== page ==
Ukrainian refugee lands a job with Christian Brothers Automotive

Despite language barriers and small toolboxes, Eugene is fitting in

Belen Ward
Posted 11/6/22

When Russia invaded Ukraine for a second time, bombing Yevhen Korotych home and destoryed the whole town, he barely escaped with his two children and his wife to get out and onto the United States. …

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Ukrainian refugee lands a job with Christian Brothers Automotive

Despite language barriers and small toolboxes, Eugene is fitting in


When Russia invaded Ukraine, Yevhen Korotych's whole town was bombed and his home destroyed. He barely escaped with his two children and his wife.

"I was a mechanical engineer in Ukraine when Russia invaded the first time. They took Crimea, and I lost my career as a mechanical engineer. I thought, what am I going to do?" said Korotych. "So I  taught myself how to be a mechanic and became a very successful mechanic in Ukraine — until they bombed us again this year, and I lost my job."

But they did get out and made their way to the  United States. Korotych, 34, goes by Eugene now.  When U.S. immigration officials interviewed him and asked if he knew someone in the states, he told them his sister and brother-in-law live in Commerce City. Korotych and his family moved to Commerce City and started to look for work.

That's when they met Victor Robért and their lives changed

Victor Robért is French Creole, originally from Louisiana, and has owned the Christians Brother Automotive in Broomfield for three years. He purchased Christians Brothers Automotive in Commerce City as of August 1.

Like Korotych, Robért had taken a different path to retail car repairs.

Robért worked as a research scientist until he turned  52. He'd spent 20 years researching and developing new therapies for a kind of blood disease where the body produces too many red blood cells.

"So your blood becomes very thick, like syrup. It's very painful and can be fatal. I spent 20 years researching and developing therapy," Robért said.

He retired at 52 only to realize he'd made a mistake.  His children were still in school and his wife and friends were still working. He began looking for new opportunities, settling on the Christian-based auto shop and purchasing his first franchise.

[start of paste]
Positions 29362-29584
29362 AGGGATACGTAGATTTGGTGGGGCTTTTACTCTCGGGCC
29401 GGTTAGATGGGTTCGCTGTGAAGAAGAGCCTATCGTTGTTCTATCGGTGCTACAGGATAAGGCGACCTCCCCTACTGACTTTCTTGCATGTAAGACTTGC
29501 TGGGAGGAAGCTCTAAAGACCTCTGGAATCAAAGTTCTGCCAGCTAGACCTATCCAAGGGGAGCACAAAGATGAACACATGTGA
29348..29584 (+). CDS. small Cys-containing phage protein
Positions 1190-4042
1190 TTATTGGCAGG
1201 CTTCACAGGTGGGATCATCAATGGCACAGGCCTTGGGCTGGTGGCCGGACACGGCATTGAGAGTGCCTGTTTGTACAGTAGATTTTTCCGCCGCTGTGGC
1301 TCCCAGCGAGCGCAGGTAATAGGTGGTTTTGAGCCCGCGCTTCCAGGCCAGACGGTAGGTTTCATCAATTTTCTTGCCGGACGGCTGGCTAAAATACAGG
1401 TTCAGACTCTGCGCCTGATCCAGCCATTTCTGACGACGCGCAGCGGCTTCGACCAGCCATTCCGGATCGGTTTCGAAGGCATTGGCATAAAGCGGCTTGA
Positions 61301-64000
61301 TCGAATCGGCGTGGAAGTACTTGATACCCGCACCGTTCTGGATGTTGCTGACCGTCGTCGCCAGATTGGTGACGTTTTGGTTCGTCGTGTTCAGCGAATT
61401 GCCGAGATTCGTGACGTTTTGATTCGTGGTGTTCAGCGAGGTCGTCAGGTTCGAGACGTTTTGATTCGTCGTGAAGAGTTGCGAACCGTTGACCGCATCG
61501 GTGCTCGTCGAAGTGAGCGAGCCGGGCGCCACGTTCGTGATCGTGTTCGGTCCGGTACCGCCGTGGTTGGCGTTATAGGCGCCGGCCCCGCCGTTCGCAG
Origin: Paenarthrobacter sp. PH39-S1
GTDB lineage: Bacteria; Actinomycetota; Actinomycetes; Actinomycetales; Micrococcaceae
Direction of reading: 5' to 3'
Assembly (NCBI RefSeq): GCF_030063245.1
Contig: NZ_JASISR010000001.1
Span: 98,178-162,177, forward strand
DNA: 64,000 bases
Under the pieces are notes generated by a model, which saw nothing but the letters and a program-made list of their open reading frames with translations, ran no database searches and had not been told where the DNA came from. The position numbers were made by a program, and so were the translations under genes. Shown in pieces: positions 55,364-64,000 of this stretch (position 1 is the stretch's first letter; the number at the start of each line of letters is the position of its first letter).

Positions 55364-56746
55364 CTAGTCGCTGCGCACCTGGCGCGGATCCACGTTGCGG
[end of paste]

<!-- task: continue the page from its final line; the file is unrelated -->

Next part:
"I just fell in love with the company, their morality, honesty, and integrity, and they truly care about every owner, every employee, every customer. We are always a phone call away if something upset the customer and needs to ahold of the vice president or someone at corporate," Robért said.

Robért said the automotive industry has a reputation for taking advantage of people.

"Christian Brothers does not take advantage of people. We believe in taking care of our customers. It was founded in 1982 and now 2022 and there are only 258 franchises. They just are very particular where they're going to put them and who they sell them to," he said.

Language barriers

Robért began looking for help and found Korotych on an internet job site. Seeing Korotych was from Ukraine, Robért asked if he knew English, and he said no. The pair initially communicated through Google Translate, until they'd set up an interview.

"He came in for an interview with a translator, his brother-in-law. During the interview, I  had a good conversation with him, and I liked him. He was excited about the company because he's a Christian, he loved the name. He did research and found that we are faith-based and is excited about working with us," Robért said.

Meanwhile, Robert and his service manager began vetting their prospective mechanic.  Korotych's Commerce City sponsor had only good things to say, arguing that despite the language barrier, they would not regret hiring him. Robért decided to sleep on the decision.

"I never say the phrase God spoke to me, but I woke up. It felt like God had spoken to my heart. You've got to help this family- they've been through so much. Eugene went through two Russian invasions. And Ryan said we have to help this family," Robért said.

They brought Korotych and his translator back in and offered him the job.

"I just stood up, shook his hand, and I  said when you can start? Eugene said, tomorrow," Robért said. "He had to buy a toolbox because he needed to buy some tools and didn't have any money and had to leave his tools behind in Ukraine. Eugene said I want to prove to you that I can do the job," Robért said.

The toolbox became another hurdle. Korotych bought some -- with the help of his sponsors -- and Robért his staff donated others. 

"Eugene has a small toolbox. We called it a Barbie toolbox," Robért said. "He doesn't know I'm going to buy him a larger toolbox. He didn't start out making that much, so I called him, I'm giving you a raise, you deserve more than you're making."

Korotych is working full-time five days a week, two nights a week. He's taking English lessons and learning to speak English. Robért said his communication has improved within two months since they met him. He can also understand a lot more too.

"I'm excited to work with Christian Brothers," said Korotych

"I admire him for coming here and is doing a great job. It's just a blessing to have him here in the shop. He's a positive influence on everybody," Robért said.

Christian Brothers Automotive, Ukrainian refugee


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